The American Psychiatric Association has made a late draft of the upcoming DSM V (the fifth edition of the book psychiatrists use to make diagnoses or rule out diagnoses of everything from autism to panic disorder) available for the general public to comment on. When I went to explore, I realized that I had never actually looked up my primary diagnoses–Generalized Anxiety Disorder–in the DSM IV, the book currently in use. So I don’t know what they changed, but I do know that the criteria I found… well… they kind of sum up exactly how what I’ve been dealing with all my life. Here’s what the DSM V says (so far–it’s still being revised) about GAD:
A. Excessive anxiety and worry (apprehensive expectation) about two (or more) domains of activities or events (e.g., family, health, finances, and school/work difficulties).
B. The excessive anxiety and worry occurs on more days than not, for 3 months or more
C. The anxiety and worry are associated with one or more of the following symptoms:
1. restlessness or feeling keyed up or on edge
2. muscle tension
D. The anxiety and worry are associated with one (or more) of the following behaviors:
1. marked avoidance of activities or events with possible negative outcomes
2. marked time and effort preparing for activities or events with possible negative outcomes
3. marked procrastination in behavior or decision-making due to worries
4. repeatedly seeking reassurance due to worries
E. The disturbance causes clinically significant distress or impairment in social, occupational, or other important areas of functioning.
F. The disturbance is not attributable to the direct physiological effects of a substance (e.g., a drug of abuse, a medication) or another medical condition (e.g., hyperthyroidism).
G. The disturbance is not better accounted for by another mental disorder (e.g., anxiety about Panic Attacks in Panic Disorder, negative evaluation in Social Anxiety Disorder, contamination or other obsessions in Obsessive-Compulsive Disorder, separation from attachment figures in Separation Anxiety Disorder, reminders of traumatic events in Posttraumatic Stress Disorder, gaining weight in Anorexia Nervosa, physical complaints in Somatic Symptom Disorder, perceived appearance flaws in Body Dysmorphic Disorder, or having a serious illness in Illness Anxiety Disorder).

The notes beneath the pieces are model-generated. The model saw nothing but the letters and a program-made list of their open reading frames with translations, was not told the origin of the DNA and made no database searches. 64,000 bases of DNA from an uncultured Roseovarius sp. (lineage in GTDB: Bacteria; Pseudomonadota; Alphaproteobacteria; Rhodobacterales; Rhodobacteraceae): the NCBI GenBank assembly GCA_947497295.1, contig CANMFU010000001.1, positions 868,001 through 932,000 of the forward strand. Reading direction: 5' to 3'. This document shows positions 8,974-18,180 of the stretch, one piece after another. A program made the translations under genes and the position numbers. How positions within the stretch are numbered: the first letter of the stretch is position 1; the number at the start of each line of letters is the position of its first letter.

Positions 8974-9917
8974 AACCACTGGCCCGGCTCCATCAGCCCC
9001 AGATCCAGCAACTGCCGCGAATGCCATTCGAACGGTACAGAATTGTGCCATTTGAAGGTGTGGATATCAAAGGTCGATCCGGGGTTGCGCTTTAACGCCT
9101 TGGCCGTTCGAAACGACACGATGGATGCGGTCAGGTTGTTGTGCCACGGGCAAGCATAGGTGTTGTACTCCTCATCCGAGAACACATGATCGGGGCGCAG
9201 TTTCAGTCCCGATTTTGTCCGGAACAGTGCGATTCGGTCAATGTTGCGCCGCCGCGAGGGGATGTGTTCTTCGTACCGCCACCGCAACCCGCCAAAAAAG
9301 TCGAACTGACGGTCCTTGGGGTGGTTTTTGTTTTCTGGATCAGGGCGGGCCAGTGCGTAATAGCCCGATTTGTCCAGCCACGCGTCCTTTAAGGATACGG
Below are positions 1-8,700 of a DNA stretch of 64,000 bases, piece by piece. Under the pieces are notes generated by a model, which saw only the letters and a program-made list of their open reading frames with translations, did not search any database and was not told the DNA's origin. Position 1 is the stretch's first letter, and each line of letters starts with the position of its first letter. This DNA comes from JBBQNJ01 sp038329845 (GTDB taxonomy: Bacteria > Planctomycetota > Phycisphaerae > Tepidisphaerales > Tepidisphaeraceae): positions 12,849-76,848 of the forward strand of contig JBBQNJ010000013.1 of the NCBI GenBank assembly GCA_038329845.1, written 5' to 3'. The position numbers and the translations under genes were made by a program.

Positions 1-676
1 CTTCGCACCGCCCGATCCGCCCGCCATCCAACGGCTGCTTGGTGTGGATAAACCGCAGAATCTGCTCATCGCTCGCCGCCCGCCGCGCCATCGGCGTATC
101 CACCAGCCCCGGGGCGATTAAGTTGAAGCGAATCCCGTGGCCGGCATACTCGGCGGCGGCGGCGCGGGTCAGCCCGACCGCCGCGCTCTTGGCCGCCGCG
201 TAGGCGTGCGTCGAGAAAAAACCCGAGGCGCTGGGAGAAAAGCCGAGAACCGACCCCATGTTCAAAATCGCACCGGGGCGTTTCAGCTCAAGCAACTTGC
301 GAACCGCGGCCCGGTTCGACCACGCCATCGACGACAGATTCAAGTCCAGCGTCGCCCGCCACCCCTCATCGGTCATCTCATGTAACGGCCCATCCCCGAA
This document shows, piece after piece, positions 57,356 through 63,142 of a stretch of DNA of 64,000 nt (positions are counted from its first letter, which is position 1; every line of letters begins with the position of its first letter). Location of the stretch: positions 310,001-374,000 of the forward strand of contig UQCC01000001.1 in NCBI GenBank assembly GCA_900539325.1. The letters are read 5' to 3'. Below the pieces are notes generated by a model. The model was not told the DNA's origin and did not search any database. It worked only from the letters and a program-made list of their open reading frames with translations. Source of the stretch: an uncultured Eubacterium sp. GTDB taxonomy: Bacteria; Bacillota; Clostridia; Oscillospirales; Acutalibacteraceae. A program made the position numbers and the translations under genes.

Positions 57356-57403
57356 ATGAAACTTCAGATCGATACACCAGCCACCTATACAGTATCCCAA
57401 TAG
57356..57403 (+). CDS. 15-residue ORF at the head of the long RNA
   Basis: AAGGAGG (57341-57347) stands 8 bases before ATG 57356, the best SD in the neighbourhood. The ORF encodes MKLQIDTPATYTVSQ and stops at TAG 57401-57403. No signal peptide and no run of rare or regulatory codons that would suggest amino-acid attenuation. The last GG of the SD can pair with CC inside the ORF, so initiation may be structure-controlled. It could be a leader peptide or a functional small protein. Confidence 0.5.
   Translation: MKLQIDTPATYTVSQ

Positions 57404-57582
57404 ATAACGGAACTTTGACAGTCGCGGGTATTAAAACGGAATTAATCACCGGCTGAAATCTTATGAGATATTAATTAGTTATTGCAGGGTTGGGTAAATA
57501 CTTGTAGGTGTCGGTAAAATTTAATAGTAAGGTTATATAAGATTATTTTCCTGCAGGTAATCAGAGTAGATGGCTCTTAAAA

When they say “disturbance,” by the way, they mean the disturbance in, you know, normal functioning. In life.
When they say “one (or more)” turns out, I fall into the “or more” category. Specifically, all of the above.
I like this stuff, because it makes me feel normal. This might seem weird at first, I know. But in the middle of an anxiety attack, I feel like the world’s biggest freak show. “Why am I the only person on the planet who can’t just get up and go to work?!” I tell myself. And then I see something like this and I think “Hey! Look at that! I must not be the only person to freak out about this!”
Some people feel that diagnoses put them in boxes. That’s valid–I’ve just never felt boxed-in or labeled. I attribute this positive history to the fact that I’ve always been under the care of exceptionally talented care professionals. No one has ever said to me “Oh, well obviously you did that because of the GAD.” If anything, my behavior fitting the description above seems to serve only as a confirmation that we’re on a good treatment path. In fact, my care providers almost never mention my diagnoses. And that, friends, is why I feel like this DSM chapter (draft of a chapter?) makes me part of a community of people who struggle with exactly the same stuff I find so difficult. There have to be quite a few people displaying these symptoms before those symptoms make it into a DSM chapter. It’s not a fun club, but it’s better than feeling alone.